Man Booker books and I have love/hate relationship (short-listed and winners), so I was little leery about picking this one up. But, it's European (English) history, and I love these old tales. And in any event, I had a lot of credits to burn at Audible.
I know more about the reign of Henry VIII and surrounding monarchs than I should, more than enough to get annoyed at most movies and TV shows. But what I really enjoyed about this one was that it looks at the whole thing through the eyes of Cromwell.
He's an extraordinary man living in extraordinary times, and yet this book still brings out the ordinary-ness of his life. His anger/bitterness about his father, his loss and devastation at the losses of his wife and daughters, his confusion and love for his son, and his general /le sigh/ of Henry, et als, shenanigans. At no point do I feel like this book is sensationalizing anything, or adding drama to make it more titillating, instead, some of the mundane, interesting, and difficult tasks are all mixed in, and it makes things seem bolder, stronger without having to get crazy.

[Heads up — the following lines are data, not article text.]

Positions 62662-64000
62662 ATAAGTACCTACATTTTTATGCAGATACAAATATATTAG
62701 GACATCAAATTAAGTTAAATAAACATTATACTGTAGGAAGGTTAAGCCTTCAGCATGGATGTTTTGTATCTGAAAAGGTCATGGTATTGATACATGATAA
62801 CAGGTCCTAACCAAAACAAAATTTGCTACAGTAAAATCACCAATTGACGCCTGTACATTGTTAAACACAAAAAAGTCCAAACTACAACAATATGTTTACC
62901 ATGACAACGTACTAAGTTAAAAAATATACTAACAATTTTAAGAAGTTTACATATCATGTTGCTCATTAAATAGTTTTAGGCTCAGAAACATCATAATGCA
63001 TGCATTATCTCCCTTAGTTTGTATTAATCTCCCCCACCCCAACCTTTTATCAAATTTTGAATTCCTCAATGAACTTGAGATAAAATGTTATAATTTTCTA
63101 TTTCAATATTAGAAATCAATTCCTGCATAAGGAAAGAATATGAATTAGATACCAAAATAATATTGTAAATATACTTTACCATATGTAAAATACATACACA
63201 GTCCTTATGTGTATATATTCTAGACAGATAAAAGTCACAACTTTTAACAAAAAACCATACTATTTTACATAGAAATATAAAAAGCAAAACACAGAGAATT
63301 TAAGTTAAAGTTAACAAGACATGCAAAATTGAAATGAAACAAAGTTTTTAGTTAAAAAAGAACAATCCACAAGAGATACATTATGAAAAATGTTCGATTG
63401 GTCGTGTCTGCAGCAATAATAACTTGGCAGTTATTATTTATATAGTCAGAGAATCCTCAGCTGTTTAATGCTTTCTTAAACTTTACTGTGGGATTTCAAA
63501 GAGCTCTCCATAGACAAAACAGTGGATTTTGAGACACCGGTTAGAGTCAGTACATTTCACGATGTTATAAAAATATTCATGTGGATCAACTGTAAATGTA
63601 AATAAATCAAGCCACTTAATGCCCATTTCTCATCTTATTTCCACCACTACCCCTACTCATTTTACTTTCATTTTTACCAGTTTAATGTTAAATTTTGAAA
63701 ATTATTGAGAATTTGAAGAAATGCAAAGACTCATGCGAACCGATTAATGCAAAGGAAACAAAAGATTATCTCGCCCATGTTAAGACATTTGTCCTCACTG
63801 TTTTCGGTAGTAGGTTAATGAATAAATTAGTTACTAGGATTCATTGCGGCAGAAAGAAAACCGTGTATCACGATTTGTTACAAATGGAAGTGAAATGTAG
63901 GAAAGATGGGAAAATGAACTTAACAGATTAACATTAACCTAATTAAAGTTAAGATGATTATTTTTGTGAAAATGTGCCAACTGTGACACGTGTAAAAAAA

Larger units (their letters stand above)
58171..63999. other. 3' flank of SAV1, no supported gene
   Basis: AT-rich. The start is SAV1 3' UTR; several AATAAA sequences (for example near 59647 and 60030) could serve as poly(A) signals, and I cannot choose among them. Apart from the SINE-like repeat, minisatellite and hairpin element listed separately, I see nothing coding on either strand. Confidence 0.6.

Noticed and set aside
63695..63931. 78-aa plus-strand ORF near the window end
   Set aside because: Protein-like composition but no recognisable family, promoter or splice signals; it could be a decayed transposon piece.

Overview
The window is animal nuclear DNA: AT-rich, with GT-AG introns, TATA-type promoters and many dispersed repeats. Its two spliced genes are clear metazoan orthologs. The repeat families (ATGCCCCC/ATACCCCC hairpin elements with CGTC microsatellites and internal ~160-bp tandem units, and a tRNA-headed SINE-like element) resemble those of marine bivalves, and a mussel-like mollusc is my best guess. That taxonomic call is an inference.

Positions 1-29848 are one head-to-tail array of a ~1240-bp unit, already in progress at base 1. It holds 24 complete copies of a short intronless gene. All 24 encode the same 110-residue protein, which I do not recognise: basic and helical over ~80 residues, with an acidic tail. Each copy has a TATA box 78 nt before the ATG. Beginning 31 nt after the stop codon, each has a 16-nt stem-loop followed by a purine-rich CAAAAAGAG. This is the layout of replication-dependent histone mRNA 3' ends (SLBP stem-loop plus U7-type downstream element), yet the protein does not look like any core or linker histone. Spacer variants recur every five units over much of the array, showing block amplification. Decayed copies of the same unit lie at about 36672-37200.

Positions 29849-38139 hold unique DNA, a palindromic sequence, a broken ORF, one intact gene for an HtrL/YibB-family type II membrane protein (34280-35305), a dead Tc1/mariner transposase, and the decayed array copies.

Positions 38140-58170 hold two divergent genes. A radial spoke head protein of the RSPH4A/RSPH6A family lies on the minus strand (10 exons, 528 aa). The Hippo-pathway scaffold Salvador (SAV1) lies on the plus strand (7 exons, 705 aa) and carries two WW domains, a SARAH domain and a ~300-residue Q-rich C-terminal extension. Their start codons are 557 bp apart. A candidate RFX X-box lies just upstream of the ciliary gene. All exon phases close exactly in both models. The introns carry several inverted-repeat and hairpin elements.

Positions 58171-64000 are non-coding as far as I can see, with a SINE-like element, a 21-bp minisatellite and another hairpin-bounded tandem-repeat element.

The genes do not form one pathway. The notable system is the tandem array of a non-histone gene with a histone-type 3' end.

He's dry and hilarious and brilliant and boring all together in one, and his voice, his life feels very real in this book. I really enjoyed it.
I read other reviews that didn't like the way it was written. Since it is all about Cromwell, and written in the third person, it references "he" a lot instead of naming him, even after referring to another "he" male. Maybe I babble too much or have friends that do, because I didn't have difficulties at all following the use of pronouns.
I dove immediately into the sequel and I'm looking forward to the last in the trilogy (probably).